Historic Preservation and Sustainability

Historic preservation, by definition, includes the conservation of existing materials. Buildings and structures are saved and reused, allowing us to continue to enjoy the productive investment that was made when the materials were first cut, quarried, crafted, transported and installed. This makes preservation a key factor in sustainability, the concept of meeting the needs of the present without compromising the ability of future generations to meet their needs.

Although modern building practices can help to achieve energy efficiencies, it is an often stated fact that we cannot build our way to sustainability. Nor is it necessary for us to abandon our cultural landscapes and architectural achievements that set us apart as a nation in an effort to attain this goal. Most historic buildings are, due to their materials, design and context, inherently efficient. But further efficiencies may be achievable without sacrificing or compromising our irreplaceable heritage.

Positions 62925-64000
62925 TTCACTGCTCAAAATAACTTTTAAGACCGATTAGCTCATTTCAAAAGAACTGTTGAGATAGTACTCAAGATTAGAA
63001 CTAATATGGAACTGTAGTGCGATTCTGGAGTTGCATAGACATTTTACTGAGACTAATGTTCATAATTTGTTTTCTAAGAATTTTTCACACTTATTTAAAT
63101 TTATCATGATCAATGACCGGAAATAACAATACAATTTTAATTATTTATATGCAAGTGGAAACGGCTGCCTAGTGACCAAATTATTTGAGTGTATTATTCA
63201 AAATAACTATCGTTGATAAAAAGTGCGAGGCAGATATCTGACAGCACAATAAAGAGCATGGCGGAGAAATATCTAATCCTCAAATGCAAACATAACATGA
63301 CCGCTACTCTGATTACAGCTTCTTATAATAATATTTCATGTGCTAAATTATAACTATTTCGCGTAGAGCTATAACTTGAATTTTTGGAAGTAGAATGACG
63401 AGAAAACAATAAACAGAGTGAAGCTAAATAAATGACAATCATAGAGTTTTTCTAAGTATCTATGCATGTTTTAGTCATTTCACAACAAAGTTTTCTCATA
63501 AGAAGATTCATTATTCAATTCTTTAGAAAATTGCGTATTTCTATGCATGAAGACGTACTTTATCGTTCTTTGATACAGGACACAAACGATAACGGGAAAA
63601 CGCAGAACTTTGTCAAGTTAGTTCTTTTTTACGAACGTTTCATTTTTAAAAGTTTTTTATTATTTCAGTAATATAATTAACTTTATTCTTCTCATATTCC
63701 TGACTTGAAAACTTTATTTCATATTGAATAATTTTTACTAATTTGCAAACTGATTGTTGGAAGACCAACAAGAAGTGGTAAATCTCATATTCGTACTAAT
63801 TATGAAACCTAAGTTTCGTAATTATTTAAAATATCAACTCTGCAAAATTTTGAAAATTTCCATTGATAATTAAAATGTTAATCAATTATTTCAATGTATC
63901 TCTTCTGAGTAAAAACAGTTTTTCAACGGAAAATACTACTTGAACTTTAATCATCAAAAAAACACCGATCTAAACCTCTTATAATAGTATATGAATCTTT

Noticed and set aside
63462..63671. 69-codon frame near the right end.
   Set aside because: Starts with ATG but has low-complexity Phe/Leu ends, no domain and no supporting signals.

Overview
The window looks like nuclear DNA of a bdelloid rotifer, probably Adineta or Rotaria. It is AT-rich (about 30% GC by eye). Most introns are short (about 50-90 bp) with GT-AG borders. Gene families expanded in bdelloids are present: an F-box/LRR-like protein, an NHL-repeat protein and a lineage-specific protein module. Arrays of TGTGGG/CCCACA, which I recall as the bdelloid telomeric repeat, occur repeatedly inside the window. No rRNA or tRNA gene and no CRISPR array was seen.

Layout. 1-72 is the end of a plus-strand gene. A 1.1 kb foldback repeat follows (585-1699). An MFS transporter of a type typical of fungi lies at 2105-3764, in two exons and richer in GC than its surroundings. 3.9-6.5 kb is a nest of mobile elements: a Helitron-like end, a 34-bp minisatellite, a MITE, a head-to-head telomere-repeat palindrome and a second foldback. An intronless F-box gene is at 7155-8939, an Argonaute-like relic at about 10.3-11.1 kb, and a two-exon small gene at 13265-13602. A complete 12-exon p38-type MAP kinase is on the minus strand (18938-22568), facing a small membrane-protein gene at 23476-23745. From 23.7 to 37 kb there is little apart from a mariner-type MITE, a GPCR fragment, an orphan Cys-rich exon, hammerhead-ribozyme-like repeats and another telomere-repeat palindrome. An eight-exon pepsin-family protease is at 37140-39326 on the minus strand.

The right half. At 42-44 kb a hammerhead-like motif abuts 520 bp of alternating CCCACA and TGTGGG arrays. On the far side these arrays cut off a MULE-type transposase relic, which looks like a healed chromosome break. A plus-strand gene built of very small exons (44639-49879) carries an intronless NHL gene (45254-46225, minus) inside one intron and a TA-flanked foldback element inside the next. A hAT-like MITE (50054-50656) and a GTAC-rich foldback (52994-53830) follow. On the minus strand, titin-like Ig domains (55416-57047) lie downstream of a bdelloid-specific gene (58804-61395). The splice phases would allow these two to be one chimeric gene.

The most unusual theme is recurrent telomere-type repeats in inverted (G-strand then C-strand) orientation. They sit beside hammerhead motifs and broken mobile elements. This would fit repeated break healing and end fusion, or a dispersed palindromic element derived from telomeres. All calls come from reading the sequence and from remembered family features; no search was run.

It is the position of the Texas Historical Commission, as the state agency with responsibility for developing preservation policy and as the steward of our own historic sites, that we encourage the continued use of historic buildings and structures, and the incorporation of appropriate modifications that achieve enhanced energy efficiencies through sustainable building practices when those practices also recognize the inherent efficiency existing in historic buildings and respect their historical integrity.

By pursuing historic preservation and incorporating sustainable design, the THC can help to conserve materials and energy, prolong the life of existing buildings, support local economic development efforts, revitalize communities, and enhance the quality of life we enjoy as residents of the great state of Texas.

Downtown El Paso

Photo credit: Marcos Fernandez.